Another common mechanism is that responsibility for unsolved problems is passed on to another actor; local governments and the individual citizen are the most common candidates for this. In terms of major challenges – inadequate societal participation and excess costs – the Public Health Council posed the question: ‘How will we handle this?’ The answer given was: ‘[b]y making the municipality responsible for the societal participation of people with a disability’ (RVZ 2005, p. 2). In particular, ‘[r]ealising a social support infrastructure with adequate societal facilities falls under the responsibility of local government. This responsibility should most certainly remain where it is’ (2002, p. 4).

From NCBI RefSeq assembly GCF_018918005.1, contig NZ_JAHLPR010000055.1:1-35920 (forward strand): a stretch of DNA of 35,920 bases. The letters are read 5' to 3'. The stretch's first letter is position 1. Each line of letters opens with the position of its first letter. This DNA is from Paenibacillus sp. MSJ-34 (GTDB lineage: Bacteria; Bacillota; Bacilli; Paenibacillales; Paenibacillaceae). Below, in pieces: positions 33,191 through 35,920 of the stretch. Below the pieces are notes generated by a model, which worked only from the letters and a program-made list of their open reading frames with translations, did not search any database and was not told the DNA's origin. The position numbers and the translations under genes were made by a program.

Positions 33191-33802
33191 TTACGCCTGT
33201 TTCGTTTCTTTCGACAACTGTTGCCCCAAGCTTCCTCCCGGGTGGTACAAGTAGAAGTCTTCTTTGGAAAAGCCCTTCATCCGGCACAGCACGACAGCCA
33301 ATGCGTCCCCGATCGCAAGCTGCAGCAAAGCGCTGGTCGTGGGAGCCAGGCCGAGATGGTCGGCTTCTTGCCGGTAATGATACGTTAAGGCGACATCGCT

The citizen is first responsible for assessing the amount of budget that it is needed: ‘if desired, an applicant for a personal budget for mental disability can try to manage with a lower norm amount than for which he could receive an indication’ (1997, p. 7). This implies that (s)he can try to purchase a cheaper treatment than what is deemed necessary by experts. It seems to make sense to measure quality from the citizen’s perspective (2004a), but should “client satisfaction” be the main indicator for quality (Van den Wijngaart & Ramakers 2004)? When it comes to administrative burdens, government opted for a procedure that gives more freedom, but more burdens at the same time (2001g). Concerning burdens for care providers, regulations were adapted: ‘By this change in the law, the citizen can be confronted with these burdens. This in fact implies a shift of burdens to the right place’ (2008, p. 8). Whereas lowering burdens was one of the prime objectives of a major revision of the scheme, in 80% of the cases these remained the same or actually increased (2004e). The conclusion, surprisingly, was that the objective had partially been reached (Van den Wijngaart & Ramakers 2004). As a reply, the vice minister argued that citizens should not only expect taking the benefits, but also the hardships (2004g). Taking into consideration that less skilful citizens not only need to hire consultants to deal with the ever-increasing burdens of complexity, but that, in addition, they are expected to monitor the potentially abusive behaviour of such consultants (College Voor Zorgverzekeringen 2009a), we may wonder how this relates to the freedom that the scheme was meant to promote.